An assistive listening device that improves listening in noise; signals are transmitted from a talker to the listener by FM radio waves.

The unit of measurement is related to the pitch of a sound; frequency is expressed in Hz (Hertz) or cps (cycles per second). The more cycles per second, the higher the pitch.

Hair cells
The hair-like structures in the inner ear that transform the mechanical energy of sound waves into nerve impulses

Hearing aid
An electronic device that brings amplified sound to the ear; a hearing aid usually consists of a microphone, amplifier, and receiver

Hearing loss (or impairment)
A problem with hearing that is characterized by decreased sensitivity to sound in comparison to normal hearing; see conductive, sensorineural, and mixed hearing loss.

Hereditary hearing impairment
Hearing loss is passed down through generations of a family.

Hertz (Hz)
Cycles per second; frequency is denoted in Hz

In-the-ear hearing aid
A hearing aid that is custom molded to fill the entire opening of the ear canal; this type of hearing aid is generally not fit for children.

In-the-canal hearing aid
A hearing aid that is custom molded to fill part of the opening of the ear canal but does not fill the ear canal completely; this type of hearing aid is generally not fit for children.

Inner ear
The part of the ear that contains both the organ of hearing (the cochlea) and the organ of balance (the labyrinth)

The ability to determine the direction of a sound source

Mastoid bone
A portion of the temporal bone is located behind the external ear. Bone-conduction stimulation often is applied to the mastoid bone.

Congenital deformity of the outer ear. Severity varies from minor skin tags to differences in ear shape.

Middle ear
The part of the ear that includes the eardrum and three tiny bones (ossicles) of the middle ear ending at the round window that leads to the inner ear.

Mixed hearing loss
Hearing loss with both conductive (middle ear pathology) and sensory (cochlear or VIIIth-nerve pathology) components. The audiogram shows a bone-conduction hearing deficit plus a gap between pure-tone and bone conduction responses. Open Ear Fit BTE hearing aid coupled to a manufactured “slim tube” which is fitted with a pre-made earpiece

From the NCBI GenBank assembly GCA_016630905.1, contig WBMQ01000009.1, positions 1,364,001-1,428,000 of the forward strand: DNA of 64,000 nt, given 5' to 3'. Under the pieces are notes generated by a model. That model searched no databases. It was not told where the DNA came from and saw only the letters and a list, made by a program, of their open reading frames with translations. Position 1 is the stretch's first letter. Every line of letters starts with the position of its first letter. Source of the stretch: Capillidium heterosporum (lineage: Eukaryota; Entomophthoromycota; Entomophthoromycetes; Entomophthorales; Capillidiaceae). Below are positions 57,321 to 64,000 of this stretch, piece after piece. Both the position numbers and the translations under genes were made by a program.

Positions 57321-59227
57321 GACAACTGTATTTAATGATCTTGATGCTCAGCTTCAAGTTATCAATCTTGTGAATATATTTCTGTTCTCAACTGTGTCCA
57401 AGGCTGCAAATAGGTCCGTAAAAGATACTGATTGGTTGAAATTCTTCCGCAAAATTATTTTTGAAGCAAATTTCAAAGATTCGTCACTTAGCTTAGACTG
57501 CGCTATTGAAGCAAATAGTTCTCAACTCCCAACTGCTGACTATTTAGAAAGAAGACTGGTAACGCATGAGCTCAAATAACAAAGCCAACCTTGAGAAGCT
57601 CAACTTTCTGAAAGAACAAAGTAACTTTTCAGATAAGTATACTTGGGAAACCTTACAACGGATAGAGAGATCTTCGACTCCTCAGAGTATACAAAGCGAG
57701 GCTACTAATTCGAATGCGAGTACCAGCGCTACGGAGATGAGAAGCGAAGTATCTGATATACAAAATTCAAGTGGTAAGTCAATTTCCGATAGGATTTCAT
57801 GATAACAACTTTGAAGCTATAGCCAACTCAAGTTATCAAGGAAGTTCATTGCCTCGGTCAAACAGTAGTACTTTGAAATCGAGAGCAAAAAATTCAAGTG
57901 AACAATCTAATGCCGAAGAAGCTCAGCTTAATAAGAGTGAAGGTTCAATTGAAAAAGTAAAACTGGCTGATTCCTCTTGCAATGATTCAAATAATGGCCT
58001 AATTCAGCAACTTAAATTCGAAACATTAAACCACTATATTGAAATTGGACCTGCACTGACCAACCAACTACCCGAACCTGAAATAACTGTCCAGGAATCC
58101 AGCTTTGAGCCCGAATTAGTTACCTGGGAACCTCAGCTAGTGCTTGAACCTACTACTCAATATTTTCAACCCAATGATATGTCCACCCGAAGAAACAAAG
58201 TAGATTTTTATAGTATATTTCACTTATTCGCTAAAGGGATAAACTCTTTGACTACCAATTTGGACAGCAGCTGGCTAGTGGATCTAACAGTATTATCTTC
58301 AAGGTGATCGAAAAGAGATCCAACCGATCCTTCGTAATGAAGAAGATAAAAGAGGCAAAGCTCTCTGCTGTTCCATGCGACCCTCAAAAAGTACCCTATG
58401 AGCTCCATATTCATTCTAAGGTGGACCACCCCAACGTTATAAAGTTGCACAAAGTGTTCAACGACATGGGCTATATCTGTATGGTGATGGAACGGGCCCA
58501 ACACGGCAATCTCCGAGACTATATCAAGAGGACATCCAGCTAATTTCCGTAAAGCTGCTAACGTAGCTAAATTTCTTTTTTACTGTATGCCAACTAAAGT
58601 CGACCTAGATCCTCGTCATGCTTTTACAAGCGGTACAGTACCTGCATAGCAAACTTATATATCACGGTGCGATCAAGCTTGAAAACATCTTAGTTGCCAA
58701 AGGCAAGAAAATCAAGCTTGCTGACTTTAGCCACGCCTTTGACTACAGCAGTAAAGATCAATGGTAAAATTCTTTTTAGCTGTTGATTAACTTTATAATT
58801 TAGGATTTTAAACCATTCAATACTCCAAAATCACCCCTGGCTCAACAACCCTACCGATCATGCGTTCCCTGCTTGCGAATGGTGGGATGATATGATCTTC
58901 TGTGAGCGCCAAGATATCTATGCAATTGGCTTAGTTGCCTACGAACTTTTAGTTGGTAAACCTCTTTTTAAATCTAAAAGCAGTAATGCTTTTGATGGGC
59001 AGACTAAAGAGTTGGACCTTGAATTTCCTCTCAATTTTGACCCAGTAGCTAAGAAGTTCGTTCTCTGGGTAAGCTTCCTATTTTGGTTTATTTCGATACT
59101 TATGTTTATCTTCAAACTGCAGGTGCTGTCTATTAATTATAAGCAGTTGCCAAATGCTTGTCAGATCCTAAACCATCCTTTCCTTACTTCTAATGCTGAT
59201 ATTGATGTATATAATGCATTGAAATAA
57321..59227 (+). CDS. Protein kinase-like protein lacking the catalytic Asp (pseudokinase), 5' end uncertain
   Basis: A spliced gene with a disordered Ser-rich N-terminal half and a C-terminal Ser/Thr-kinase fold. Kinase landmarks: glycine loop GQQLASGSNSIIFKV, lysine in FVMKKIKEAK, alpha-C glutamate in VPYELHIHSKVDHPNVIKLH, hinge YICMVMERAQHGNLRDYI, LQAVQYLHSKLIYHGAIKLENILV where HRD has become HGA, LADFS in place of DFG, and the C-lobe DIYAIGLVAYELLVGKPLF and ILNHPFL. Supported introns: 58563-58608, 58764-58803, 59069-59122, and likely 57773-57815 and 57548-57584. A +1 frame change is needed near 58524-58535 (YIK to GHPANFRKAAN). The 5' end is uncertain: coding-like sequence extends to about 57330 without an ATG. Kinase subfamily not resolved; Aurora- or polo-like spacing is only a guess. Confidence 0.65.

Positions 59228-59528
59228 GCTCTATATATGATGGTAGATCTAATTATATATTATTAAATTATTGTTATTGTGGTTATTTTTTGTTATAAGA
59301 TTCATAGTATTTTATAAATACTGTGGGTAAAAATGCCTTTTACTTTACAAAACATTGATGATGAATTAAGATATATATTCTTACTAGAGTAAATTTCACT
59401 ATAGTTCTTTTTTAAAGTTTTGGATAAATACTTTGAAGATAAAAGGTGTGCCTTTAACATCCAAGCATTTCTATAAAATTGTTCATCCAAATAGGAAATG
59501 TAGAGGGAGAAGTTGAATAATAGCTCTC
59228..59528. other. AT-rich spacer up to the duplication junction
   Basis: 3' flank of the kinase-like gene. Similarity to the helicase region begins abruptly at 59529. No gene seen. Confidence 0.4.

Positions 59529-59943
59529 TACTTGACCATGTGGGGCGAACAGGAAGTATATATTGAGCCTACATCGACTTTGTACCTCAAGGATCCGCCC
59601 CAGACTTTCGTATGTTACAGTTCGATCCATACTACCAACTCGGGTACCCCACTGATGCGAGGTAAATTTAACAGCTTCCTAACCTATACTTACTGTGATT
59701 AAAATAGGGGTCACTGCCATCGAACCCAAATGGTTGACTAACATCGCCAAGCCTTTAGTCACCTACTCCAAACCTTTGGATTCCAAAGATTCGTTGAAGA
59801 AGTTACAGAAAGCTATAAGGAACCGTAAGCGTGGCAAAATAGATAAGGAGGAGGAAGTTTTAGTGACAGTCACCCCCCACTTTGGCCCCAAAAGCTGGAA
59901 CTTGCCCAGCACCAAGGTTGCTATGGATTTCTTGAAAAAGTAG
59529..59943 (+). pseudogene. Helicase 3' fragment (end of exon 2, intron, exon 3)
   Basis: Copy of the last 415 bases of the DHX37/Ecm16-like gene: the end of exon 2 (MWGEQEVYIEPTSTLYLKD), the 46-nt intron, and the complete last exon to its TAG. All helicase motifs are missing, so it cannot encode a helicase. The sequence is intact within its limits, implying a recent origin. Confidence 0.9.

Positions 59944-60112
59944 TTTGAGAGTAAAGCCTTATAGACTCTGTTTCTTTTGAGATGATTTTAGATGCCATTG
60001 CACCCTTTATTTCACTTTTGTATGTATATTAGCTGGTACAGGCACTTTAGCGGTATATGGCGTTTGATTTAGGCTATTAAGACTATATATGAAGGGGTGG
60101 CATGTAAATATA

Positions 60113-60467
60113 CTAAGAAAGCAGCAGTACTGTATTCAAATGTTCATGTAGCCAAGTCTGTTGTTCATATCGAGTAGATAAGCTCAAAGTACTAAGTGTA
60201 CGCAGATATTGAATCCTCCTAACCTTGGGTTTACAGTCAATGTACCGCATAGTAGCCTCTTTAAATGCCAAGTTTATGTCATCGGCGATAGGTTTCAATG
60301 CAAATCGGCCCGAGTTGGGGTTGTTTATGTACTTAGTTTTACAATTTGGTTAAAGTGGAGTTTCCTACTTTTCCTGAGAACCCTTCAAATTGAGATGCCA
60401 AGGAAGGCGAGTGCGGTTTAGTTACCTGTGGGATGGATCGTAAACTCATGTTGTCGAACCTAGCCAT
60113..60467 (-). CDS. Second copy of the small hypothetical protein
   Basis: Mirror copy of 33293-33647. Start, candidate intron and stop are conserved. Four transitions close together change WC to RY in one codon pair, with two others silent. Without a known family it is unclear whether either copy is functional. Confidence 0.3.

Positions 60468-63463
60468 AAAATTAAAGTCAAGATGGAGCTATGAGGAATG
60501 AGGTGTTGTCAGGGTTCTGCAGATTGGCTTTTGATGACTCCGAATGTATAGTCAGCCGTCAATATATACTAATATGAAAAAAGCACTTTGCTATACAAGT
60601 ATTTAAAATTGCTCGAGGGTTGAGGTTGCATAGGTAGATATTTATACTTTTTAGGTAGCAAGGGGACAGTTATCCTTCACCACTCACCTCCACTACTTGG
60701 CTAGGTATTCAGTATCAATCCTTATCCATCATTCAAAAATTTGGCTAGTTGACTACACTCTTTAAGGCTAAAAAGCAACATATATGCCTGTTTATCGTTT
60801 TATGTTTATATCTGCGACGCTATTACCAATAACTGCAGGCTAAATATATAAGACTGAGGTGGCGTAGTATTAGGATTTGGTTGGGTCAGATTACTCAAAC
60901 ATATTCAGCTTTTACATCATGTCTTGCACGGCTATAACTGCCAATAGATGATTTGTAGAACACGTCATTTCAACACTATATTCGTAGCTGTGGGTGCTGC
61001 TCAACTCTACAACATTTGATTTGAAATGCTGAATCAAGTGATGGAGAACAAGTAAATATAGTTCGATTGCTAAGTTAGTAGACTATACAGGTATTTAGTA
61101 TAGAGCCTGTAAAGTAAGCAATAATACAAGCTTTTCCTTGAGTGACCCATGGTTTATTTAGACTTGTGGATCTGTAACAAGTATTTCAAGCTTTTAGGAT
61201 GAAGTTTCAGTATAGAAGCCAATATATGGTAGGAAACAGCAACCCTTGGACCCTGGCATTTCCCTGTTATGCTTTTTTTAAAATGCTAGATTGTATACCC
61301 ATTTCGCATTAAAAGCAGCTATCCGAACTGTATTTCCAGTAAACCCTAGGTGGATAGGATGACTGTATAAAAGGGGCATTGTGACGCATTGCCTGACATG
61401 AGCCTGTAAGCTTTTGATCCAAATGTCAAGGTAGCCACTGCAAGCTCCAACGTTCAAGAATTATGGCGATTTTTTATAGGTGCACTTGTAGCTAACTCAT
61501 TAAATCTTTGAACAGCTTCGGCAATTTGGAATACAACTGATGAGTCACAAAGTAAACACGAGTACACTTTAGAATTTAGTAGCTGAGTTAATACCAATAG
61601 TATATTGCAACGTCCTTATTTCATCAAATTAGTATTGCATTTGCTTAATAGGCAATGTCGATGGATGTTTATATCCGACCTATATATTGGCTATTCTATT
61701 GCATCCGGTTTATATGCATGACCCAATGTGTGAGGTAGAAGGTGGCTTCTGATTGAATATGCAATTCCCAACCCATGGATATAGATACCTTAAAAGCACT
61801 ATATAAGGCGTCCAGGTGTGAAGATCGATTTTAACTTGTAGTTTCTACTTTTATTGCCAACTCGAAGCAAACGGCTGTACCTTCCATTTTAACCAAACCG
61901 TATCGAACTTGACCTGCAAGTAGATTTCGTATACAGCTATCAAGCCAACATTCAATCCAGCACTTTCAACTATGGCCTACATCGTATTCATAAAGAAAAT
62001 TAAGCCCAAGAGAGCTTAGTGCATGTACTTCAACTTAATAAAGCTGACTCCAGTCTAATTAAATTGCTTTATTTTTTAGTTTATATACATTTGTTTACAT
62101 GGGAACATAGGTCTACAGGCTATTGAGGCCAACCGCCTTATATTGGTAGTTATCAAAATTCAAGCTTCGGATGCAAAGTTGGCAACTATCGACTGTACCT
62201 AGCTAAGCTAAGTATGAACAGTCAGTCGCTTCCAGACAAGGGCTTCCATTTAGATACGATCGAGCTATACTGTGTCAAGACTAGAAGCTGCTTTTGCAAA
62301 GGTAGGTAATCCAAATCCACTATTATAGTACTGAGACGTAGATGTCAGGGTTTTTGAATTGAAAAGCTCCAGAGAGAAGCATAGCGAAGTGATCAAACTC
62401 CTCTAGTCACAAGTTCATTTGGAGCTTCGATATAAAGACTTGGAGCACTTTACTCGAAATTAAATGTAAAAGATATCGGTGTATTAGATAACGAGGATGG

The chain of three tiny bones in the middle ear (malleus, incus, stapes).

Otitis external
Inflammation of the outer part of the ear extending to the auditory canal.

Otitis media
Inflammation of the middle ear is caused by infection.

Otitis media with effusion (OME)
Otitis media with fluid present in the middle ear.

Otoacoustic Emissions (OAE)
Low-intensity sounds produced by the inner ear can be measured with a sensitive microphone placed in the ear canal.

A physician/surgeon who specializes in diseases of the ear, nose, throat, head, and neck.

A physician/surgeon who specializes in the treatment of ear problems. Also known as an ENT physician.

The branch of medicine dealing with the ear.

The abnormal formation of new bone in the middle ear gradually immobilizes the middle ear bone called the stapes and prevents it from vibrating in response to sound, causing progressive loss of hearing.

Ototoxic medications
Medications that can damage the ear and result in hearing loss, most often causing hearing loss in the high pitches.

Outer ear
The external portion of the ear that collects sound waves and directs them into the ear. The outer ear consists of the pinna and the ear canal.

Post-lingually deafened
An individual who becomes deaf after having acquired language

Pressure-equalizing (PE) tube
A tube that is inserted in the eardrum to equalize the pressure between the middle ear and the ear canal and to permit drainage; also called a tympanostomy tube

Pre-lingually deafened
An individual who is either born deaf or who lost his or her hearing early in childhood, before acquiring language

Residual hearing
The amount of measurable, usable hearing

Sensorineural loss
A hearing loss caused by damage to the inner ear (cochlea) and/or the hearing nerve

Sign Language
A method of communication used primarily by people who are deaf or hard of hearing in which hand movements, gestures, and facial expressions convey grammatical structure and meaning.

Speech frequencies
The frequencies within the 500 to 4000 Hz region, which is most important for hearing and understanding of speech

Speech-Language Pathologist
A professional who evaluates and provides treatment for speech, language, cognitive communication, and swallowing problems of children and adults. Speech and language delays are frequently seen in children with hearing loss. The minimum academic degree is a Master’s degree. State licensure is required to practice speech/language pathology in many states, including Georgia.

Speech Recognition Threshold (SRT)
The lowest hearing level in dB at which 50 percent of two-syllable (spondee) words can be identified correctly. Also known as the ST (speech threshold or spondee threshold).

Standard audiometry
The child will raise his or her hand or press a button each time a sound is heard.

Syndromic hearing impairment
A hearing loss that is accompanied by additional physical characteristics (e.g., blindness, mental retardation, or involvement of other organs).

The softest level at which a sound can be heard 50 percent of the time. The term is used for both speech and pure tone testing.

A sensation of ringing, roaring, or buzzing sound in the ears or head. It is often associated with hearing impairment and noise exposure.

Total Communication
English, listening, cued speech, speech reading, and sign language may all be used in combination to communicate.

A measure of tympanic membrane (eardrum) mobility.

Unilateral hearing loss
A hearing loss in one ear only.

Visual Reinforcement Audiometry (VRA)
A pediatric hearing test procedure in which the child’s responses to sound are reinforced with a visual event (e.g., a moving toy)